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Book Review: The Bad Always Die Twice by Cheryl Crane

bad always die twice cheryl crane Book Review: The Bad Always Die Twice by Cheryl Crane

As the daughter of Hollywood star Lana Turner, Cheryl Crane has some big stilettos to fill, and so does her protagonist Nikki Harper, herself the daughter of a Golden-Era screen goddess. However, though Crane is clearly taking some inspiration from life, one can only hope that the similarities end quite there: Nikki finds herself confronting more dead bodies and slimy wealthy types than anyone should ever have to deal with.

Nikki may own a Philippe-Patek watch and a giddyingly expensive sports car, and be the recipient of a trust fund that would make Paris Hilton jealous, but she keeps all of these hidden safely away from prying eyes, determined instead to retain her hard-won persona of made-it-by-herself Hollywood realtor. A Toyota Prius and (vintage) Chanel is about as decadent as she gets, and Nikkis credit cards are always paid off. But the same isnt true 'for her colleague Jessica Martin: Jessica is all about flashy designer gear and debts up there with Greeces. As cautious about social propriety as she is about her bills, Nikki suspects that Jessicas penchant for older, wealthier men may be supplementing her income somewhat, but not being the type to pry, she keeps her mouth shut.

Well, at least until Hollywood has-been Rex March is found dead in Jessicas bedroom.

This raises a bit of a buzz for two reasons: one, theres a dead guy in Jessicas bedroom, and two, Rex March supposedly died in a plane crash months ago. The coffins six feet under, and his wifes long been enjoying the company of a Hollywood boy toy.

There are just far too many things wrong with this scenario for Nikki to let things go, so rather than hunting out huge property commissions she sets to work determining what on earth is going on. But Nikkis up against a tough puzzle: shes no stranger to the Six Degrees of Kevin Bacon, and her group of friends and acquaintances has more connections than an interstate train trip. Realising that everyone seems to have a motive, and that everyones a damn good actorthis is LA, after allNikki calls in the big guns: her mother, Victoria Bordeaux. And what a team the two make. While Nikki sleuths around, interviewing waiters and janitors and breaking into offices, Victoria sets back, martini in hand, and offers frank and incisive advice straight out of each of films in which shes starred. Its a fabulous take on the mismatched cop routine (and one no doubt helped by the fact that I cant help but imagine Victoria Bordeaux as Joanna Lumleys Patsy in Absolutely Fabulous.)

On the whole, The Bad Always Die Twice'is a solid debut, and Crane does an excellent job of giving us a wealth of characters with whom to identify. Nikki is a strong, well-rounded character (although I dont quite buy her disdain for the designer gear she pooh-poohs, particularly given that she drops more brand names than Hansel and Gretel do breadcrumbs), and other than her penchant for kissing her Cavalier King Charles spaniels (who does that?!) shes quite likeable. However, its Victoria who steals the show: shes self-assured, witty, and utterly deft in the way she handles others. Shes an archetype, but not a stereotype, and she shines as a character. Even my Great Gran would pale in this womans shadow.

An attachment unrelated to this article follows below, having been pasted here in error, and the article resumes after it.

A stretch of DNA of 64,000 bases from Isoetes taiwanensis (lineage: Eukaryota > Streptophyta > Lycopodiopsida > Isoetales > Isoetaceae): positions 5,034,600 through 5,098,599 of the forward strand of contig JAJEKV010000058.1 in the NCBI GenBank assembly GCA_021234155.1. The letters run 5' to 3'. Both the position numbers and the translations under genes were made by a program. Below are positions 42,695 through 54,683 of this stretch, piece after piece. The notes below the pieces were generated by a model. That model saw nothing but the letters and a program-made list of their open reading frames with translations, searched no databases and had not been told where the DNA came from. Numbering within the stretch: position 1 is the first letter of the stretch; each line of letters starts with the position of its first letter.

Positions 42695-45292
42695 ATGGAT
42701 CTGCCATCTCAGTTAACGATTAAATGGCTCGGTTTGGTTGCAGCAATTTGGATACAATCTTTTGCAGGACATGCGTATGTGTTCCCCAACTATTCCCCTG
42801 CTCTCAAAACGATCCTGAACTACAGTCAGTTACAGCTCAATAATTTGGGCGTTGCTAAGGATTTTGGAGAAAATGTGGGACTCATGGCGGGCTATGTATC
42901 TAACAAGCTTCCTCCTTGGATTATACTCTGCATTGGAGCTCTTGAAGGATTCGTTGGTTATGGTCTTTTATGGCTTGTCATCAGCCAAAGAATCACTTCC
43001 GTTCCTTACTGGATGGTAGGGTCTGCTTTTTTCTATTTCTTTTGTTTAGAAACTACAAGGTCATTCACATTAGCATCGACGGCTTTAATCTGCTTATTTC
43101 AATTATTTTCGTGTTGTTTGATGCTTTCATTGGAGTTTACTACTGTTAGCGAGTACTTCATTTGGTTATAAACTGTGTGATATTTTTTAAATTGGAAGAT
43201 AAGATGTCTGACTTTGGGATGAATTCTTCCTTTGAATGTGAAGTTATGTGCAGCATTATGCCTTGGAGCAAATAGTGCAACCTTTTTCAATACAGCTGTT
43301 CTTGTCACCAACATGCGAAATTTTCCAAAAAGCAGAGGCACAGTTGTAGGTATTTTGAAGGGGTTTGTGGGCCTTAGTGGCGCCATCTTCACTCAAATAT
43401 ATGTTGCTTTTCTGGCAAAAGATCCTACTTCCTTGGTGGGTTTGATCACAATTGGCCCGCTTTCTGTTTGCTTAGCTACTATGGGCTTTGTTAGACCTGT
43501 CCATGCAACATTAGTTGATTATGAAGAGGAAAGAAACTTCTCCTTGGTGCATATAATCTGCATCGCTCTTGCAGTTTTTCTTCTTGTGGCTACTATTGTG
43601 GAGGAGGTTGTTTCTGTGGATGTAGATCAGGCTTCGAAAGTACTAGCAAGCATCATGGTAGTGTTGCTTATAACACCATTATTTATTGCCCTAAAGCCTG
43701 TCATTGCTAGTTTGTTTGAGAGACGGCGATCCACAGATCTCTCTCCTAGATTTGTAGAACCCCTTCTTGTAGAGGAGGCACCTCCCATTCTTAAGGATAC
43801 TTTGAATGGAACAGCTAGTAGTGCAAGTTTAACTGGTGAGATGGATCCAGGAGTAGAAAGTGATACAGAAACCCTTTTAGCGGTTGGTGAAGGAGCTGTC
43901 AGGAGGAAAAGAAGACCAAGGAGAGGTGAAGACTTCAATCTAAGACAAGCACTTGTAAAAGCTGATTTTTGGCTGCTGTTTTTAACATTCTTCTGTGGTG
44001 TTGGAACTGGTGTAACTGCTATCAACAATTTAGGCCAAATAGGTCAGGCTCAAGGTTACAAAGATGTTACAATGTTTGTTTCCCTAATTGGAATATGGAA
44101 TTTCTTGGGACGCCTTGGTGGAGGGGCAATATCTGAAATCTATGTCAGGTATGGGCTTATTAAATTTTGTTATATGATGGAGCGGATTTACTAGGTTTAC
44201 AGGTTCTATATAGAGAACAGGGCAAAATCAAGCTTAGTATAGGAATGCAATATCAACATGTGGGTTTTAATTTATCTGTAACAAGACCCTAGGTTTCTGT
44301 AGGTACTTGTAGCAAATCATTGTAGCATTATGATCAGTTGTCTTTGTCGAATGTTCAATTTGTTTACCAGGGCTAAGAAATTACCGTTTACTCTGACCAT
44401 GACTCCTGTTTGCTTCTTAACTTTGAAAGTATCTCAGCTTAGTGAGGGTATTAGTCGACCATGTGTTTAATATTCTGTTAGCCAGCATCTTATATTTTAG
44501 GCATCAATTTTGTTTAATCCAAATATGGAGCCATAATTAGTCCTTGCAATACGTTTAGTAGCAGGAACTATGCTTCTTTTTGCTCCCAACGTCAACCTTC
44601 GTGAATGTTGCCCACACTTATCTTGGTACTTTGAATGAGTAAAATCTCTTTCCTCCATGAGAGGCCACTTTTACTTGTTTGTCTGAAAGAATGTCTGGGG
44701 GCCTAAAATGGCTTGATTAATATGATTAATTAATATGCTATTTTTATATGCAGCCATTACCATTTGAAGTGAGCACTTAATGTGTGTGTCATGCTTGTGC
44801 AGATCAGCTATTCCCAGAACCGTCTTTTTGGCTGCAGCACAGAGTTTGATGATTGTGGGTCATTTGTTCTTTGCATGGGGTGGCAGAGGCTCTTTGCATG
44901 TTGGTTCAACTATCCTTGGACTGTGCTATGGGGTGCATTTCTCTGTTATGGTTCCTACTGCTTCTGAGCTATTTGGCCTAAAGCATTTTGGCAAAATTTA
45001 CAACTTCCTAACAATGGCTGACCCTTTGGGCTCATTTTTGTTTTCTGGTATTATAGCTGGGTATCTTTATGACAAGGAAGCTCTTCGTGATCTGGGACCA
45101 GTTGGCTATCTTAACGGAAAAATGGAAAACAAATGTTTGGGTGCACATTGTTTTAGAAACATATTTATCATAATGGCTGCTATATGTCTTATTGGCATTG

Some of the other characters, however, dont fare quite so well, with Nikkis sort-of boyfriend being such a non-entity that he could easily have been cut from the manuscript, and Jessica, the accused, never coming across much more as a self-absorbed mannequin. Given the central role of her character, particularly towards the end of the novel, I felt that more could have been done to round out Jessicas character and invite a little more sympathy towards her. And while some of the more key characters feel quite solid, its the bit parts that feel a little rushed: the'array of wait staff, bellboys, bussers, valets, maids and janitors becomes somewhat interchangeable after a while, resulting in things becoming somewhat convoluted towards the end of the novel. (And ah cayant not maynshun tha ay-ful south-ehn ayk-cent'given to suspect Tiffany. Oh'mah'ey-uhs.)

Plot-wise, the novel is overall quite strong, although I cant help but feel that some elements could have been tidied up a little. The double death of Rex March feels a little over the top, even for Hollywood, and I wonder whether killing him just once might have streamlined thingsparticularly given that much of the rest of the plot would still stand. (And I have to note that things would have been far easier to follow had just some of the characters remained faithful to their partners. Goodness, its all just one big happy family in LA!) There are two key reveals close to the end that felt a little hastily trotted out to me, particularly given the slow build-up throughout the rest of the novel. A little bit of tweaking might have made for a more evenly paced novel overall.

In all, though, this is a solid debut, and now that the introductory stuff is out of the way, and Nikki is firmly established as a Real Estate/PI to the stars, I suspect that the next in the series will be very good indeed. I am, however, put off from ever, ever attempting to drive anywhere in LA.

Your turn: what do you think of the fact that Crane has incorporated a famous actressrather like her motherinto her new series?

Rating: star Book Review: The Bad Always Die Twice by Cheryl Cranestar Book Review: The Bad Always Die Twice by Cheryl Cranestar Book Review: The Bad Always Die Twice by Cheryl Cranehalfstar Book Review: The Bad Always Die Twice by Cheryl Craneblankstar Book Review: The Bad Always Die Twice by Cheryl Crane (very good)

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With thanks to Book Trib for the review copy

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